State program, mandated in 2001, designed to protect buyers
by Liza Gutierrez | Staff Writer
A state home inspector licensing program mandated in 2001 has finally begun.
Under the program, prospective homebuyers now know they are getting a technical expert, said Elwood A. Mosley, executive director of the state Real Estate Appraiser and Home Inspector Commission. The licensing program strengthens the quality and professionalism of the business, he said.
Now, if the consumer has a complaint about an inspector, state officials can help sort it out, he said. ‘‘We’re going to protect the consumer, but we’re also going to protect the home inspector.”
Although the General Assembly voted six years ago to launch the program, it was deferred because full funding was not available until nearly last fall, Mosley said.
But lack of funding did not stop the group from working internally to position commissioners on the board to work on policy and regulations, he said. ‘‘There was a lot of behind-the-scenes work,” Mosley said.
When the time came to start licensing, procedures were relatively straightforward, he said. The program began in April.
‘‘Buying a home is probably the most expensive purchase a person will ever have,” said Frank Lesh, president of the American Society of Home Inspectors. ‘‘To spend a few hundred dollars to make sure the house is OK is money well-spent.”
Home inspections have been performed since the mid-1950s, but more buyers began to consider it an essential part of the purchasing process by the early 1970s, according to a society report.
Texas was the first state to regulate home inspection, in 1985. Six years later, it was the first to establish a full licensing law. Now 31 states have adopted some form of regulation for the profession.
Regulations vary widely, from laws dictating what is required in a home inspection to those requiring inspectors to be registered, certified or licensed, according to the report.
The trouble with establishing state regulations is that often they set the bar too low, whereas his organization’s standards ‘‘far exceed the minimum,” he said. The American Society of Home Inspectors is a nonprofit with more than 6,000 members.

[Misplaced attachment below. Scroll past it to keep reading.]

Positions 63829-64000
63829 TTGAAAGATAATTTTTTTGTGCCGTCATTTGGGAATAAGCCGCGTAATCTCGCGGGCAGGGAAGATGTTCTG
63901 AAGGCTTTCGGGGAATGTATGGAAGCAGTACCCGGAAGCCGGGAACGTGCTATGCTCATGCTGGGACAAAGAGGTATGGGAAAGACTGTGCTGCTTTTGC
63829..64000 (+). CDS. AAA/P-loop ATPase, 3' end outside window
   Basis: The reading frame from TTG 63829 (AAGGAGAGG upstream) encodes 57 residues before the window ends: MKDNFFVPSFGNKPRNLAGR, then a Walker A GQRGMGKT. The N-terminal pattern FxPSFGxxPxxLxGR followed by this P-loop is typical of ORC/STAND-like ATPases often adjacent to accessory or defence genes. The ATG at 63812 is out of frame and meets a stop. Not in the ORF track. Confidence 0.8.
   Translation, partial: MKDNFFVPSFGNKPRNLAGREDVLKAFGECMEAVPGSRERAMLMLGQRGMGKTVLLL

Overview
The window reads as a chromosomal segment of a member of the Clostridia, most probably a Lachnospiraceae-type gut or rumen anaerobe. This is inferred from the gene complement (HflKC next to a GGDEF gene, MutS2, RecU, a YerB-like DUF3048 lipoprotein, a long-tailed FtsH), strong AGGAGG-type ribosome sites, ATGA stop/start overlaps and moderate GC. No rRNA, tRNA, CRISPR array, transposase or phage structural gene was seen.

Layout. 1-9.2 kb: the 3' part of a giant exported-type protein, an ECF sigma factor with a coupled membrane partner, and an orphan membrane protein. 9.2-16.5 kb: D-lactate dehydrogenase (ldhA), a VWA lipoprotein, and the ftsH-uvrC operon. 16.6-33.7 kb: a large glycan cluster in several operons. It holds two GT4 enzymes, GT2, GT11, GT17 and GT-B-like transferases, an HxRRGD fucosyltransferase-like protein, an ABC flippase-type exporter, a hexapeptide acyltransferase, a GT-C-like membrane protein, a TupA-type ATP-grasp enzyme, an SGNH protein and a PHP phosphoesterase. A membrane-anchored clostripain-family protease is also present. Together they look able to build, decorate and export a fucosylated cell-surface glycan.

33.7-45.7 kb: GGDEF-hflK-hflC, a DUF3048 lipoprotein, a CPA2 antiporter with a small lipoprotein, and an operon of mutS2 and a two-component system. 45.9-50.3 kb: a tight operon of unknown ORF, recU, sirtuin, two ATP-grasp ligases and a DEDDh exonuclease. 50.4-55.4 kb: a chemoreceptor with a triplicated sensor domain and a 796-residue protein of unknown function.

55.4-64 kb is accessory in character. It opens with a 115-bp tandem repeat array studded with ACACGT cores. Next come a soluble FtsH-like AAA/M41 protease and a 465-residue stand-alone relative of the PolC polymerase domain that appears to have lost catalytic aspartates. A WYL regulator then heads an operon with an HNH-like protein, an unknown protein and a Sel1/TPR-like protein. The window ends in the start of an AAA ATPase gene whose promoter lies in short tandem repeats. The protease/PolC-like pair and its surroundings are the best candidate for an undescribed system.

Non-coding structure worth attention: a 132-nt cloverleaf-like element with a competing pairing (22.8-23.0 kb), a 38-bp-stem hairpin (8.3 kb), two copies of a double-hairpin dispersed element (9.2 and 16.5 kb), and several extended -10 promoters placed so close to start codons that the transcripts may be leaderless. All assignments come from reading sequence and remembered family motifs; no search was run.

Lesh would ‘‘absolutely” recommend that buyers look for an inspector with more than just the state license requirements. ‘‘I want someone who exceeds the minimum,” he said. ‘‘Who wouldn’t?”
***An unforeseen consequence of a state license program is that schools spring up and market to people who may not have normally chosen this industry, Lesh said. Usually home inspectors come from construction trades, he said. ***
***In Illinois, there were about 450 home inspectors before state regulations, he said. After the rules were adopted, more than 3,000 became licensed. ***
***A consumer may think all licensed inspectors are the same, but some may never have done any work in a home before, he said. ***
Ilene Kessler, president of the Maryland Association of Realtors, said she does not know exactly how the licensing program will affect the industry, but additional licensing or certifications are ‘‘always a better thing.”
Kessler, a 22-year practitioner, has referred buyers to inspectors her clients have used and been happy with, she said. ‘‘I won’t put anyone on my list who is not … certified” by the Lesh’s organization, she said.
Many people think brokers will recommend home inspectors who will just help push the deal through, Kessler said, but brokers want a good inspector on the job to minimize liability.
‘‘If we do make recommendations [for an inspector], it’s [for] risk reduction,” she said.
AT A GLANCE
Home inspectors in Maryland must be licensed by 2008.
Violators could face criminal charges, up to a one-year jail sentence and a $5,000 penalty.
Cost of a home inspector license is $400; it remains valid for two years.
Applicants must have 48 hours of an on-site training course approved by the commission, a high school diploma and general liability insurance of at least $50,000.
No examination is required to obtain a license at this time.
Once home inspectors are licensed, similar to home appraisers, the commission will provide a service where people can search for active licensees who may practice in the state.
Source: The Maryland Departmentof Labor, Licensing and Regulation